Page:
Book is a man’s best friend, right? You know why? Because it will be there for you when no one is. A book can calm and transport your soul out of stress, even in this pandemic. Reading is a great habit to improve your vocabulary and conversation skills. Reading a proper book rather than an article or your social news feed is more important than you think and there are some incredible benefits. Reading is a very good habit that one needs to develop in life. Good books can inform you, enlighten you and lead you in the right direction. There is no better way to pass your time in a good way than reading a classic or even a pulp fiction book.
It helps you calm down and relax, opening doors of new knowledge to enlighten your minds. People who read grow up to have better cognitive skills. Reading is good for everyone, not only children or young adults. On the internet, you will find many lists with up to 30 reasons why reading is important. Reading is nowadays not just limited to a paperback or hardbound covered tangible material; you can also avail books in kindle format which makes it easier to carry as it is literally a mobile library.
Here are some Bestselling Books for you which will instigate the reader in you:
1. The Best Is Yet To Come by Katy Colins
Katy Collins writes a heart-warming, emotional story that holds the reader close from the first chapter. Izzy’s experience of becoming a new mom resonates with many. Arthur was an incredibly lovable character. Despite his grumpiness, you felt his love and warmth in each chapter you read. He loved his wife so deeply that he truly struggled to think of life without her, preventing himself from having any happiness in his life. His constant confusion with technology was amusing, and it instantly made me think of my grandparent’s bewildered faces anytime someone describes any piece of technology to them. His reluctance to ask for any help, to admit in any way that he was getting older and needed support, was endearing. We cannot imagine how difficult it must be to grow old and not be able to do the things you have been doing all your life.
It was great following the journey of Izzy and Arthurs’s friendship. Reading how Arthur’s fondness and love towards Evie grew into a grandparent-like relationship was precious. We loved how much Izzy and Arthur filled each other’s voids; it was heart-warming and emotional. We can only hope that any seniors feeling this type of loneliness can come across their Izzy and find a new thirst for life.
2. Hush Hush by Stuart Woods
Stone Barrington is back in his New York City home when he receives an email from an unknown source demanding a million-dollar ransom in exchange for unlocking his computer and returning his files. Of course, he responds with his typical flair and goes to meet his guest, President Holly Barker, with whom he is carrying on his relationship as difficult as that might be. And, unbeknownst to Stone, his friend and ex-CIA agent Ed Rawls has been offered to substantial reward for removing the two individuals who are behind the threat. In a story that goes from NYC to Paris and London and back to his home in Maine, this book is pretty much non-stop action. Of course, there is a romantic interest, the government agent assigned to keep him safe, although Woods seems to have toned it down a bit. This is the 56th book in Woods’ Stone Barrington series. And he just keeps on putting out entertaining reads with a likable protagonist, and for the most part, a likable supporting cast that comes and goes from novel to novel. My thanks to G. P. Putnam’s Sons and Edelweiss for the ARC of this book in exchange for my review.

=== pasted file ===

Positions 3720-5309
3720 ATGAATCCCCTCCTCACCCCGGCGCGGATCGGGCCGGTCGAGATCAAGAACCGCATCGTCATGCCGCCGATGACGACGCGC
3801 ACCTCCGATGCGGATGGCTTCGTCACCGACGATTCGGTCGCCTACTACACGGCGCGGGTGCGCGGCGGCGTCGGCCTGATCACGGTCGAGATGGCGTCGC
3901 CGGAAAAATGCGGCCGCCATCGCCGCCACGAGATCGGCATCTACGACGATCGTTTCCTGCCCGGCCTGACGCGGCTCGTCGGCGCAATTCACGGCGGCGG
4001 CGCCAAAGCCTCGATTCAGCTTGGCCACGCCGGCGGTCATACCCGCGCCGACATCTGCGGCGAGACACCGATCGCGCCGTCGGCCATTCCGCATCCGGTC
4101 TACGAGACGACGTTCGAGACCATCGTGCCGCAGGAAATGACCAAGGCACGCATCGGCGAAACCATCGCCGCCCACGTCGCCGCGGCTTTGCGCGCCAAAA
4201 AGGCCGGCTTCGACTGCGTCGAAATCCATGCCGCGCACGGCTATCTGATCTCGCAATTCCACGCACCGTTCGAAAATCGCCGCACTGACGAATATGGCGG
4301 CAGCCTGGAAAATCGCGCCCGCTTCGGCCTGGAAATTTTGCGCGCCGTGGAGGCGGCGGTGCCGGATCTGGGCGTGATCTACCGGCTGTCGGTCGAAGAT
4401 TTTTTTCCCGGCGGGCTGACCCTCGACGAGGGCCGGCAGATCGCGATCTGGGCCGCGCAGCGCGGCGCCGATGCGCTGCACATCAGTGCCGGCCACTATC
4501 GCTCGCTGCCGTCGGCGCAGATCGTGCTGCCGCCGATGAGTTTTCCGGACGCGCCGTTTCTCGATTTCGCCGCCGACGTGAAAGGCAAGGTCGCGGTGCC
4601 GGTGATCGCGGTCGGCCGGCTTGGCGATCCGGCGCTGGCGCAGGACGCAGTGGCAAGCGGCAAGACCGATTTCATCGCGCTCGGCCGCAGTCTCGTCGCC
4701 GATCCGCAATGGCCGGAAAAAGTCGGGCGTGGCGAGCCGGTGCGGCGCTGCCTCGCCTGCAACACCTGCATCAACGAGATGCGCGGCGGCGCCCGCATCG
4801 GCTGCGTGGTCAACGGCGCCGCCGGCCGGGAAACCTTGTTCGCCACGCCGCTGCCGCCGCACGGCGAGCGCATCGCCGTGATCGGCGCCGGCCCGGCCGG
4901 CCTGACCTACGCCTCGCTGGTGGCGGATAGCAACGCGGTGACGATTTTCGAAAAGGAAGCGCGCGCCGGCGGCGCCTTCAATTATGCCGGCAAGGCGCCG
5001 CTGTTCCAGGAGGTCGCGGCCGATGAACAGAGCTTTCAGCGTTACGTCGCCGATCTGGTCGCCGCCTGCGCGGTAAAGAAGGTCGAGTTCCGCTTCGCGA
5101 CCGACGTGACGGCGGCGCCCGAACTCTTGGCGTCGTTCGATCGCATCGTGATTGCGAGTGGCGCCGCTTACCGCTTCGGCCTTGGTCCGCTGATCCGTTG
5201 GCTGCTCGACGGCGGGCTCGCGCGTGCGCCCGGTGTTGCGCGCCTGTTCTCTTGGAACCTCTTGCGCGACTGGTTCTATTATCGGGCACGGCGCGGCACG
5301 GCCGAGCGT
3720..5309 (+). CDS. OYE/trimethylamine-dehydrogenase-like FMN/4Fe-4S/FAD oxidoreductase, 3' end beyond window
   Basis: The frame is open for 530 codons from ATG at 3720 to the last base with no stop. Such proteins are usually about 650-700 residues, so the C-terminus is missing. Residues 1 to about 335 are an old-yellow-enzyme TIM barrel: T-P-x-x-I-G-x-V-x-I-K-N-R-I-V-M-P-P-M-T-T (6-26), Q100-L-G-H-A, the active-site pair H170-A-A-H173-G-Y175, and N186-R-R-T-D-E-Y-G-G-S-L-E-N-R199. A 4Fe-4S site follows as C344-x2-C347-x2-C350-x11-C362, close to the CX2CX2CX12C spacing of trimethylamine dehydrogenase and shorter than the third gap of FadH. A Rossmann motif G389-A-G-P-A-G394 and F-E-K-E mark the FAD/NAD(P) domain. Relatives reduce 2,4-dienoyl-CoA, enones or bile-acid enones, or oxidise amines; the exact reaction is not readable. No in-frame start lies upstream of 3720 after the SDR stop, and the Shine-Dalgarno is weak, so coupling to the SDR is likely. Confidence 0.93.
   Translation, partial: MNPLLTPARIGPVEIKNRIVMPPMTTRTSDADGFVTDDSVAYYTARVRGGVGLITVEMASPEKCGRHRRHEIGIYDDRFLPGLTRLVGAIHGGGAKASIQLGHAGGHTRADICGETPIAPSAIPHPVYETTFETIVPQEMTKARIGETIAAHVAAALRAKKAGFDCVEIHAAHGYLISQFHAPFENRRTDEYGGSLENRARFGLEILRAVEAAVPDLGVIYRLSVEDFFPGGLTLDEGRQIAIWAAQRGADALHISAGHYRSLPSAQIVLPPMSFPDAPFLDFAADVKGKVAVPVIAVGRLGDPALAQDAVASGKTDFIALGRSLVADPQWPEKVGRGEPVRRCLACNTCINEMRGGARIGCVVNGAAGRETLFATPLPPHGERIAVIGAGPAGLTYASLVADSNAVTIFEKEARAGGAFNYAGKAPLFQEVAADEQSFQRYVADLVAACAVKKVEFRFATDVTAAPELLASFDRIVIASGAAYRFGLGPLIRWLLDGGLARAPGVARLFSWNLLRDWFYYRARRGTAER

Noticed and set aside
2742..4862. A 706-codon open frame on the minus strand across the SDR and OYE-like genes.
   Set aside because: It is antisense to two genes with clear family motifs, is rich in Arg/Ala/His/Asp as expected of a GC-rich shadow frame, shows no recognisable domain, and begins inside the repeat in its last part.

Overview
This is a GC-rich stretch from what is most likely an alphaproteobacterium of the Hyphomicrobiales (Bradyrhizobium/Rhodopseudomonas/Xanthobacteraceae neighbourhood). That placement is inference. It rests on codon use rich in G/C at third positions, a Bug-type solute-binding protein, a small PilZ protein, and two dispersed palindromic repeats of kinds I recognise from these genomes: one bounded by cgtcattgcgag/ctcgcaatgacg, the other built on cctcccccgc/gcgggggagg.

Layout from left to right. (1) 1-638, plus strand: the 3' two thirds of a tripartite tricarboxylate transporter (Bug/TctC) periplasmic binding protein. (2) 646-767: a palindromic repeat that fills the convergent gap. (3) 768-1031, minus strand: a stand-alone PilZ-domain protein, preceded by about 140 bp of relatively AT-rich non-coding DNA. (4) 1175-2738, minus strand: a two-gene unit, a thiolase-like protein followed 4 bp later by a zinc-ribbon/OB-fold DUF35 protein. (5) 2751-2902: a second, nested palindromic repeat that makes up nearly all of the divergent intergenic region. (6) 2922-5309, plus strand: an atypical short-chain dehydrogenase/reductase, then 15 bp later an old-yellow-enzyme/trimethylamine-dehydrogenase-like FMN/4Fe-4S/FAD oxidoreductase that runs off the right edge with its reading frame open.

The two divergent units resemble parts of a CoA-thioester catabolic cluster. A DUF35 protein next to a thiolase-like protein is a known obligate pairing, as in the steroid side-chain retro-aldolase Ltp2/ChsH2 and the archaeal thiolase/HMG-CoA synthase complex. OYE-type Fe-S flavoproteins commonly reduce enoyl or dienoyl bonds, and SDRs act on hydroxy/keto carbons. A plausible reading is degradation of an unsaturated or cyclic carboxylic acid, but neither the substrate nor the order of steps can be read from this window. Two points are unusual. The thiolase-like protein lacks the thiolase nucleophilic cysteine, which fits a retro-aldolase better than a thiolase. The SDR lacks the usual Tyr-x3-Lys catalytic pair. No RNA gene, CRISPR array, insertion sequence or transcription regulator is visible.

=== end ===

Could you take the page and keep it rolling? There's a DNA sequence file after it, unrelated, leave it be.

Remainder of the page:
3. Enemy At The Gates by Kyle Mills and Vince Flynn
Picking up where the “tour de force” (The Providence Journal) Total Power left off, the next thriller in the bestselling Mitch Rapp series follows the CIA’s top operative as he searches for a high-level mole with the power to rewrite the world order.
Mitch Rapp has worked for a number of presidents over his career, but Anthony Cook is unlike any he’s encountered before. Cunning and autocratic, he feels no loyalty to America’s institutions and is distrustful of the influence Rapp and CIA director Irene Kennedy have in Washington.
As the attacks on Ward become increasingly dire, Rapp and Kennedy are dragged into a world where the lines between governments, multinational corporations, and the hyper-wealthy fade. An environment in which liberty, nationality, and loyalty are meaningless. Only the pursuit of power remains.
As “one of the best thriller writers on the planet” (The Real Book Spy), Kyle Mills has created another nail-biter that not only echoes the America of today, but also offers a glimpse into its possible future.
4. The Beekeeper of Aleppo by Christy Lefteri
The Beekeeper of Aleppo gives names and faces to the glimpses we’ve had of the people that became Syrian refugees. People who were living their lives, working their jobs, raising their families, and enjoying everyday home life until the war and fighting finally blew up their existence and killed their friends, neighbors, and family. All that is left to do is to wait to be killed or die a slow death of starvation and lack of everything a human needs to survive.